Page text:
"Time is running out for the world's remaining 3,200 tigers, largely the result of habitat destruction and escalating illegal poaching," WWF board member DiCaprio said in a statement, reported Aceshowbiz.
"WWF, the government of Nepal and local communities are on the front lines of this battle, and I am hopeful this grant will help them exceed the goal of doubling the number of these noble creatures in the wild," he further said.
The donation will be used to help achieve the goal to double the number of wild tigers by 2022, the next Chinese year of the tiger. With the money, park rangers at the 9,000-square-mile Terai Arc Landscape of Nepal will be able to "strengthen anti-poaching patrols, protect core areas for tiger breeding, restore critical corridors for their dispersal and expansion and continuously monitor tiger populations."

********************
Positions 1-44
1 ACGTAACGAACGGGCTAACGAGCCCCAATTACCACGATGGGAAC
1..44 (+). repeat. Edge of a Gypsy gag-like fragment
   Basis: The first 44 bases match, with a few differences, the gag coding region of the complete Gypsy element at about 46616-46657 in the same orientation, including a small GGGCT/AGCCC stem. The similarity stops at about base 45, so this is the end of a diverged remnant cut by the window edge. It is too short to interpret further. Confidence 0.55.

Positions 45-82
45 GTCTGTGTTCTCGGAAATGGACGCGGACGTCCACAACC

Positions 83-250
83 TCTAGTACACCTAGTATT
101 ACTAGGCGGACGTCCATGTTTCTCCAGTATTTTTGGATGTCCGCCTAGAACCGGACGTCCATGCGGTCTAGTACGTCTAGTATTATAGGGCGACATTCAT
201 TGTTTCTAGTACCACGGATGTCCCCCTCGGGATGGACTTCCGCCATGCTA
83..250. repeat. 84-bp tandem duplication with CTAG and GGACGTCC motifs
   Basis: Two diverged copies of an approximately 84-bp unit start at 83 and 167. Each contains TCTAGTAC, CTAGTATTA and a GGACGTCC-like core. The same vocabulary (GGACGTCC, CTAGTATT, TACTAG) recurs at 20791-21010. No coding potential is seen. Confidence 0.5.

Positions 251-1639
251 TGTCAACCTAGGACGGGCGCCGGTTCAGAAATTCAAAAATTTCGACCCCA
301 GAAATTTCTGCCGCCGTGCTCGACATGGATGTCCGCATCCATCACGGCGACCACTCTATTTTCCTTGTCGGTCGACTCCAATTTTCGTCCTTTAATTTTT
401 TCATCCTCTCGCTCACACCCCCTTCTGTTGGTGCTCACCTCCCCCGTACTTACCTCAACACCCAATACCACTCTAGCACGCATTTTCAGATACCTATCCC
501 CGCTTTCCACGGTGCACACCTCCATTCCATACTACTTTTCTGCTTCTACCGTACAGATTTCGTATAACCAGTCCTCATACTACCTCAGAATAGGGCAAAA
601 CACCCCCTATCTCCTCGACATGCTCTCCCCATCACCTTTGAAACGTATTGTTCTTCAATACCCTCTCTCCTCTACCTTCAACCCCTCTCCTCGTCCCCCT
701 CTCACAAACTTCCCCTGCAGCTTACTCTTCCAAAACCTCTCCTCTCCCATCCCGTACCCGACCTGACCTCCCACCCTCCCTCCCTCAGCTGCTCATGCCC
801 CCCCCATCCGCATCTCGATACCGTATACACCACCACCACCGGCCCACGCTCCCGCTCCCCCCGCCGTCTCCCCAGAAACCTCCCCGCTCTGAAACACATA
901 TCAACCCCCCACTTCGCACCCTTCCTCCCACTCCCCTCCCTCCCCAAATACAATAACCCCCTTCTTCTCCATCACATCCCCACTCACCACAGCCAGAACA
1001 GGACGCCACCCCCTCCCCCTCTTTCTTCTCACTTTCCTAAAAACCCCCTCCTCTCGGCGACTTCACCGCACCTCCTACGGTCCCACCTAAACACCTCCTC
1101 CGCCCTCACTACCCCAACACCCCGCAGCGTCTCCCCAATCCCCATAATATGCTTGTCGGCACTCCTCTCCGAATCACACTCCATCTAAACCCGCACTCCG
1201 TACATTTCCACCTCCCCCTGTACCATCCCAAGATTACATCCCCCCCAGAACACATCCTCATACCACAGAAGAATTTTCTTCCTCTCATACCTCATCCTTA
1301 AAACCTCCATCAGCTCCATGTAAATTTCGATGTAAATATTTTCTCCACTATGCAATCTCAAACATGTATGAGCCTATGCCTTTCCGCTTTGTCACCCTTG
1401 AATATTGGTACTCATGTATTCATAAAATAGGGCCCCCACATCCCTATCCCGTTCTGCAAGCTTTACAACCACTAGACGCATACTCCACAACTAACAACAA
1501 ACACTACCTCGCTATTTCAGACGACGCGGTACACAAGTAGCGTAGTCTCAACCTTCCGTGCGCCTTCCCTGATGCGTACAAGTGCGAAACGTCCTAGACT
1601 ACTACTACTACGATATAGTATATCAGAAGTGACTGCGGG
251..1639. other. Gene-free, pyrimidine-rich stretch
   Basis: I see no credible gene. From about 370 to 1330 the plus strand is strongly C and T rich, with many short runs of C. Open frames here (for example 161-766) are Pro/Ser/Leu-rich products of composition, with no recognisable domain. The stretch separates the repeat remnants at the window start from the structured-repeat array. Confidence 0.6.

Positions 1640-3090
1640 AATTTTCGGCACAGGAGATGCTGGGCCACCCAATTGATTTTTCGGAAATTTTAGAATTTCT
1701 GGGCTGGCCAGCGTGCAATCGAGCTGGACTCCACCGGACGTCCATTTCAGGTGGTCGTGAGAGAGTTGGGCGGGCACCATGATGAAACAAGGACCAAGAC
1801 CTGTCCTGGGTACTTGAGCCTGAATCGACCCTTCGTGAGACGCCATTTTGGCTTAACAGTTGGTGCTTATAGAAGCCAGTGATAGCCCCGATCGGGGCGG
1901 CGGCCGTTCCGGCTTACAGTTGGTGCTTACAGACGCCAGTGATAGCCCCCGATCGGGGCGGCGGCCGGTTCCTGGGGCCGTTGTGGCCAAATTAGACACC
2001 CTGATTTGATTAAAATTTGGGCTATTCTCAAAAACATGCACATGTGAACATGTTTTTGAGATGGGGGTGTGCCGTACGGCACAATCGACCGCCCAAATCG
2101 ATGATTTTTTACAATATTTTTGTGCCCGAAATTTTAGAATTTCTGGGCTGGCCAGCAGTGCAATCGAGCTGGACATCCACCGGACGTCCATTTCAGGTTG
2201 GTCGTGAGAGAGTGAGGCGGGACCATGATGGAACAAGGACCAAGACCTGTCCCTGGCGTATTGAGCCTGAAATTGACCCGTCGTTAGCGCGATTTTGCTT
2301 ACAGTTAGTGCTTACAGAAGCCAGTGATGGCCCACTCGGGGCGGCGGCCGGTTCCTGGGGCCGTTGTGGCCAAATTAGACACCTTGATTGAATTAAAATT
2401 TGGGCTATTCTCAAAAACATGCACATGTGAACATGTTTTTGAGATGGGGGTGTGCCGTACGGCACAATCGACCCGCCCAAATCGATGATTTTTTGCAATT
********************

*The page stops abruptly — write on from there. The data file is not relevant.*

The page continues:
"Protecting a top predator like the tiger helps keep forests and grasslands intact, and ensures that other species like rhinos and elephants can thrive," said Justin Winters, executive director of the Leonardo DiCaprio Foundation, in a statement.
"The most impressive part of this project - and the key to its success so far - is the true collaboration between WWF, the Nepal government and the local communities. Finding solutions that protect tigers and benefit local people is the only way to ensure long-term success."
In May, DiCaprio raised USD 38.8 million through donations and an art auction at Christie's in New York.